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Pre-Op Info >> Gallbladder - Cholecystectomy (laparoscopic)

Gallbladder - Cholecystectomy (laparoscopic)

Posted On: 2011-12-19

*Be sure to read your discharge papers for more detailed information!


  • Avoid eating greasy, fried, highly spiced foods and overeating for several weeks.
  • Aviod eating “problem foods" and beverages too soon.  This can the same symptoms you had prior to surgery.


  • Resume any regular medications unless otherwise instructed.
  • If needed, a prescription for pain will be provided.


  • Due to the nature of this surgery, there is less restriction on your activity post-operatively.
  • The chances of having pain where the gallbladder was removed are minimal.  Also development of a hernia is minimal since the muscles were “punctured only” and no “incisions” were made.
  • You may resume driving, yard work, sports, lifting, exercising and all your normal activities as soon as you feel able.
  • You may drive when pain free and off prescription pain medicine.
  • You may return to work in 3 - 4 days.
  • Unless there are unusual circumstances due to lifting restrictions at your job, you will not be off work more than 7 - 10 days.


  • You will go home with band-aids and steristrips covering your abdominal wounds.
  • The band-aids may be removed when you first shower, but the steristrips should remain in place until your follow-up appointment.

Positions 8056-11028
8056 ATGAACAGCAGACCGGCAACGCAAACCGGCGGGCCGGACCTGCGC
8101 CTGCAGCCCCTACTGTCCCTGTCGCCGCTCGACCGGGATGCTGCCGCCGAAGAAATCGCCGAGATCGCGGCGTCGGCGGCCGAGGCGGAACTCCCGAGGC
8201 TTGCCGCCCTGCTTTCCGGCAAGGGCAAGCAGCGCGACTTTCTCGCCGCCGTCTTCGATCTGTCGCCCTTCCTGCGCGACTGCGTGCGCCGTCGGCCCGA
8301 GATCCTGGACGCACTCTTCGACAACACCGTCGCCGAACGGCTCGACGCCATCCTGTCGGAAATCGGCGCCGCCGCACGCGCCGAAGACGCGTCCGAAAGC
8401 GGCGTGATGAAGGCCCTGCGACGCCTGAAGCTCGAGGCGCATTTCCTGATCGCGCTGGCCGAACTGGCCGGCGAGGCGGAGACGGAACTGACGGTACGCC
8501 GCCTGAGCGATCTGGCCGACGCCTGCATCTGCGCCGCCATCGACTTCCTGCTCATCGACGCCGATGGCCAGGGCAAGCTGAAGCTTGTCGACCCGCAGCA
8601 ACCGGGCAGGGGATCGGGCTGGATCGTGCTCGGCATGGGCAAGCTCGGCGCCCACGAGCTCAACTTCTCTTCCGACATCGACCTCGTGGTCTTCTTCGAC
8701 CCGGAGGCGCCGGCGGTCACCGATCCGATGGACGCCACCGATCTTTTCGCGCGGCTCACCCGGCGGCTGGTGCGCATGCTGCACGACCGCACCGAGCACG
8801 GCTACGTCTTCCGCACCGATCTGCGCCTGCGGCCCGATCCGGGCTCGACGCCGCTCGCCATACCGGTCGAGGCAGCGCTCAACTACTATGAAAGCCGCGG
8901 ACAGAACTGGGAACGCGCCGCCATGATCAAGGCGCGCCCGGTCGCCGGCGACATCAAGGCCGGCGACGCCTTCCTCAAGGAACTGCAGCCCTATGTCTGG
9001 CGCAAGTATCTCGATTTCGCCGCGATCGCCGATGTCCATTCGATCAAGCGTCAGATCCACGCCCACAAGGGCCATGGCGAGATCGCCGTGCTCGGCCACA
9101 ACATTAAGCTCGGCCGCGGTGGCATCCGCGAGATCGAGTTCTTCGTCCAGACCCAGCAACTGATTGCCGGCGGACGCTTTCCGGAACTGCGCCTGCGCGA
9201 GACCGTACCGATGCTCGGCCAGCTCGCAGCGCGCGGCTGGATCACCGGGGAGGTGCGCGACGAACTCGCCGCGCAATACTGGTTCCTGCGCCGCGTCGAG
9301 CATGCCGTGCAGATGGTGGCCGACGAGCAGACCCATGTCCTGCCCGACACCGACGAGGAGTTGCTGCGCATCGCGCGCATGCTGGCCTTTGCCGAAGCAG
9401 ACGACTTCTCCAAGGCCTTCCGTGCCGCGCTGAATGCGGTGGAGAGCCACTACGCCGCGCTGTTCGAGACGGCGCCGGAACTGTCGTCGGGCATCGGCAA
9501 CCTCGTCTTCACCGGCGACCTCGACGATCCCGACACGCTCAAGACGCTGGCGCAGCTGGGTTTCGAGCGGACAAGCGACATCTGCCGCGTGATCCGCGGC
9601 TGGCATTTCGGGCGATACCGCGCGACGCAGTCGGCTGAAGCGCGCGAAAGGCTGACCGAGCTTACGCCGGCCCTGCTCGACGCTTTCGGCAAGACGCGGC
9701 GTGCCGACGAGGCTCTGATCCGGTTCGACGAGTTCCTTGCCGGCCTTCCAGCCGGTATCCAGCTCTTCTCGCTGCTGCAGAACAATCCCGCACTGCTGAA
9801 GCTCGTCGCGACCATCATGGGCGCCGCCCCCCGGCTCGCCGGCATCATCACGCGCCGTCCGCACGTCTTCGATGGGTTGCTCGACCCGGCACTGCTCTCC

• Keep the wounds as clean and dry as possible.
  • No swimming, hot tubs or soaking in bath tub until incisions are healed.
  • Shower daily to clean with soap and water.
  • Cover the areas only if you notice any drainage.
  • There will be no stitches to remove.
  • Avoid constipation by consuming a high fiber diet with plenty of water to prevent straining against the incision.
  • Use a laxative (i.e. 1-2 oz of Milk of Magnesia) if constipation occurs.


  • Temporary pain in one or both shoulders related to retention of small amounts of gas. This will go away on its own within a few days, which is why being physically active is very important!
  • Minimal pain associated with abdominal wounds can be controlled by oral pain medication.
  • Little or no drainage from abdominal wounds.
  • Loose stools may be expected temporarily until the body adjusts to the bile emptying directly into the small intestine.


  • Evidence of bleeding or unusual drainage is noted.
  • Swelling or redness of abdominal wounds.
  • Temperature over 101 degrees.
  • Unusual pain, nausea and/or vomiting, severe abdominal bloating with no passage of gas.
  • Appearance of jaundice/yellow skin color.

IF OFFICE IS CLOSED and an EMERGENCY arises, please call 911 or go to the Emergency Department.  

A MISA surgeon can be reached by calling the office answering service at (309) 677-6019

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